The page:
Village_Bikes_exterior_Steveston_Insider_Palla_MediaWhen asked what he loves most about running his business Brett replies, “I enjoy building relationships within an awesome community.” Although he has taken a break from Steveston to live in Vancouver he does not dismiss the likelihood of returning to his stomping grounds, as he knows it is a great place to raise a family.

This summer Brett and Village Bikes shop manager Graeme Burns are first time participants in the Ride to Conquer Cancer, which benefits the B.C. Cancer Foundation. The epic two-day 200-kilometre journey to Seattle takes place on August 29-30, 2015.

The Ride to Conquer Cancer is an annual charity fundraiser held in various locations across Canada, Australia, New Zealand, and the United States. This event is particularly close to Brett’s heart as he lost his mother to cancer in 2013.

“I’m looking forward to doing the ride with thousands of other people who’ve been affected by cancer in so many different ways.”

The Village Bike team hopes to raise $5,000 through a combined effort of online fundraising ( and by donating a percentage of their spring bike tune-up revenue to the event.

As for Brett’s personal training, his commute to Steveston from Vancouver by bike, combined with rides up Burnaby Mountain and through the University Endowment Lands is preparing him for the monumental journey ahead. And in true Steveston-style, his hometown will inevitably be cheering him on!

Village Bikes
3891 Moncton St
Richmond BC V7E 3A7
Telephone 604-274-3865

Murder Mystery and the Paranormal at the Cannery

Saturday, October 18th, 2014

Murder at the CanneryThis Halloween at the Gulf of Georgia Cannery, a ‘murder’ will take place – and audience choices will determine the victim! Our first choose-your-own-adventure style Halloween tour is set amid pre-Cold War tensions and even colder temperatures. All we know for sure is that trouble is brewing at the Cannery… On Saturday, October 25 and Sunday, October 26, 2014 join us to search for clues throughout the massive Cannery to help solve the mystery!

Tours will start daily at 1:00 pm, 2:00 pm, 3:00 pm, 4:30 pm, and 5:30 pm, with advance booking required.

Ticket prices are $10 for adults, $7.50 for seniors, $5 for youth, and may be purchased in person at the Cannery, or by phone 604-664-9009. Online tickets are also available at:

Also to get you in the Halloween mood:
Is it just chilly in the Cannery, or are those chills down your spine? Staff are often asked if the Cannery is haunted, but we don’t know for sure. Now there’s a chance for you to find out!

This summer, Northern Paranormal Investigations conducted two overnight investigations at the Cannery. Join us for a presentation as their discoveries are revealed!

The Paranormal Presentations will take place at the Cannery at 7pm on Friday, October 24 and Thursday, October 30, 2014. Ticket prices are $10, and may be purchased in person at the Cannery, or by phone 604-664-9009. Online tickets are also available at:

The Gulf of Georgia Cannery National Historic Site of Canada is operated by the non-profit Gulf of Georgia Cannery Society, on behalf of Parks Canada. Location: 12138 Fourth Avenue at Moncton, Richmond (Steveston Village). www.gulfofgeorgiacannery.comGulf Of Georgia Cannery in Steveston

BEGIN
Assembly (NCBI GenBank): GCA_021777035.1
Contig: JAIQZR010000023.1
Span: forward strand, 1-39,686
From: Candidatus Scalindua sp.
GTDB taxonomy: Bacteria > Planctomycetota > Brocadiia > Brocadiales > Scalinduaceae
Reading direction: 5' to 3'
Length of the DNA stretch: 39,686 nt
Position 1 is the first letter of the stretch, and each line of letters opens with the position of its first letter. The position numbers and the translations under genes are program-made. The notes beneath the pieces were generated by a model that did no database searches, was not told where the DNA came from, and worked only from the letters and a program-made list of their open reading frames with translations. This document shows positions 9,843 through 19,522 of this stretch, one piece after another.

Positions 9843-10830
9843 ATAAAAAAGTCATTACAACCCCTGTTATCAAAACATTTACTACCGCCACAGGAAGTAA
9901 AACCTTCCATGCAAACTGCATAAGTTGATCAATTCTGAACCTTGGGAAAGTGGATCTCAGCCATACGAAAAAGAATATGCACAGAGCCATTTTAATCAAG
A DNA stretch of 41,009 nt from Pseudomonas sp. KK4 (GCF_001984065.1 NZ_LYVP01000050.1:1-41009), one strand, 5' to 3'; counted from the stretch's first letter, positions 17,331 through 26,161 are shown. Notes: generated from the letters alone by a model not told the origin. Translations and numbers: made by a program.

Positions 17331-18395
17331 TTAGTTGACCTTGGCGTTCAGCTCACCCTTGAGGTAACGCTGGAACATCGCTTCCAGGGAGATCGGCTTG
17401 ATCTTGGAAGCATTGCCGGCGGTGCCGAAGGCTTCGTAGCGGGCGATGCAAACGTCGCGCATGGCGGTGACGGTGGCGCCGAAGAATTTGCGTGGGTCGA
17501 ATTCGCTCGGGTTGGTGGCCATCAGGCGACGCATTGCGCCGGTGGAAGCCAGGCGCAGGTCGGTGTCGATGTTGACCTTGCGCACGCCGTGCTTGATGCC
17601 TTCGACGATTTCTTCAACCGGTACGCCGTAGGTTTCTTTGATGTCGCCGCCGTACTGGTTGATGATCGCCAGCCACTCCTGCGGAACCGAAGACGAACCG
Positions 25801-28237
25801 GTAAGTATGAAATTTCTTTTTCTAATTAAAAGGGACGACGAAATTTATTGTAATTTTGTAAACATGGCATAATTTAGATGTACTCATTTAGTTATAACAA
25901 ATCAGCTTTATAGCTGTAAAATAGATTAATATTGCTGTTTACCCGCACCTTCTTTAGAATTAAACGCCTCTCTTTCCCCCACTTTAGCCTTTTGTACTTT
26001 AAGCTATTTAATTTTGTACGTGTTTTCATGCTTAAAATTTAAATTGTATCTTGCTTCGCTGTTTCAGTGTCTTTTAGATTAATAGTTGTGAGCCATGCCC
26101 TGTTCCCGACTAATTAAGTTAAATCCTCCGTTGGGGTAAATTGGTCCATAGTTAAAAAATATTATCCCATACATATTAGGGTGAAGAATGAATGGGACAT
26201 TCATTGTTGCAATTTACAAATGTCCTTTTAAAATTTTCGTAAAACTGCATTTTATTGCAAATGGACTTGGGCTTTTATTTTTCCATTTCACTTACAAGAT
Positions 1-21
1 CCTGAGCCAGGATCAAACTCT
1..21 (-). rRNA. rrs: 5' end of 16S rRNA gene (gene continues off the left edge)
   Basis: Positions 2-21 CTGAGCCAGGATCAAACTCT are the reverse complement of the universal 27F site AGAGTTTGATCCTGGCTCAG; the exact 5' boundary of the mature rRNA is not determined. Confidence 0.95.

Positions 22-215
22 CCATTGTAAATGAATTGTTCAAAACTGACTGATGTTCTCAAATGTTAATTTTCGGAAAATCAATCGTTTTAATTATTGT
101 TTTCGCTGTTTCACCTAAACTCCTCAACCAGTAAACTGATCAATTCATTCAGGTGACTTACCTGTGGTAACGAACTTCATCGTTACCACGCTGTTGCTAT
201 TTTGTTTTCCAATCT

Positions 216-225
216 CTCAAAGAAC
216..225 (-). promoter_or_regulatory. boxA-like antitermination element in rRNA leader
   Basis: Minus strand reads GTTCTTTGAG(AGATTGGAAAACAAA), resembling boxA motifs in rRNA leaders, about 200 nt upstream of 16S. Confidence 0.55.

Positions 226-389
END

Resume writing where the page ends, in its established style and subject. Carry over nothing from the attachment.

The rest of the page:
Budget Appliances – Your One Stop Appliance Shop

Saturday, January 26th, 2013

Have you ever dreamed of a self-cleaning oven that does not use high heat, or force you to throw open all of the windows in mid-winter due to the fumes? Would you like a high efficiency washer that helps keep your clothes smelling fresh and wrinkle-free even if you forget to empty the machine? Have you longed for a refrigerator with fashionable French doors that will fit into your condo’s kitchen? These are three examples of advancements in technology that Andrew Floreano, general manager of Budget Appliances Ltd., indicates are new and exciting in the appliance industry.

Andrew Floreano’s father Gino Floreano has a long history in the appliance business. He established his first Budget Appliances store in Surrey in 1977, and it is still going strong. When the opportunity presented itself last year to open a second location in Steveston (not to be confused with the former Budget Appliance Centre) the Floreanos jumped at the opportunity. 

Budget Appliances is very much a family owned and operated business. Both of Andrew Floreano’s parents, along with his wife and his sister are also actively involved in different capacities that include sales, bookkeeping and accounting. Andrew Floreano grew up knowing that one day he would work with the family business. After high school he attended BCIT where he studied small business management, and began working at the Surrey location in 1996.

The Floreano family is very excited to be part of the community and is quickly planting roots. The business immediately joined the Steveston Merchants Association. They did a major renovation of the interior of the shop and have left it looking spic and span. One of the interior posts has been decorated in nautical rope with more plans ahead for seaside artwork to adorn the walls. Andrew Floreano is highly aware that Stevestonites are loyal to the village and many of us choose to shop locally. He is eager to develop relationships with customers and fellow merchants. He believes that owning a business in a small community holds his shop accountable to provide quality products and excellent customer service. He and his staff are committed to working closely with customers to determine what appliance features best suit their needs. If you are in the market for a new appliance it is worth considering Budget Appliances. With two store fronts they have considerable buying power and are able to offer competitive prices.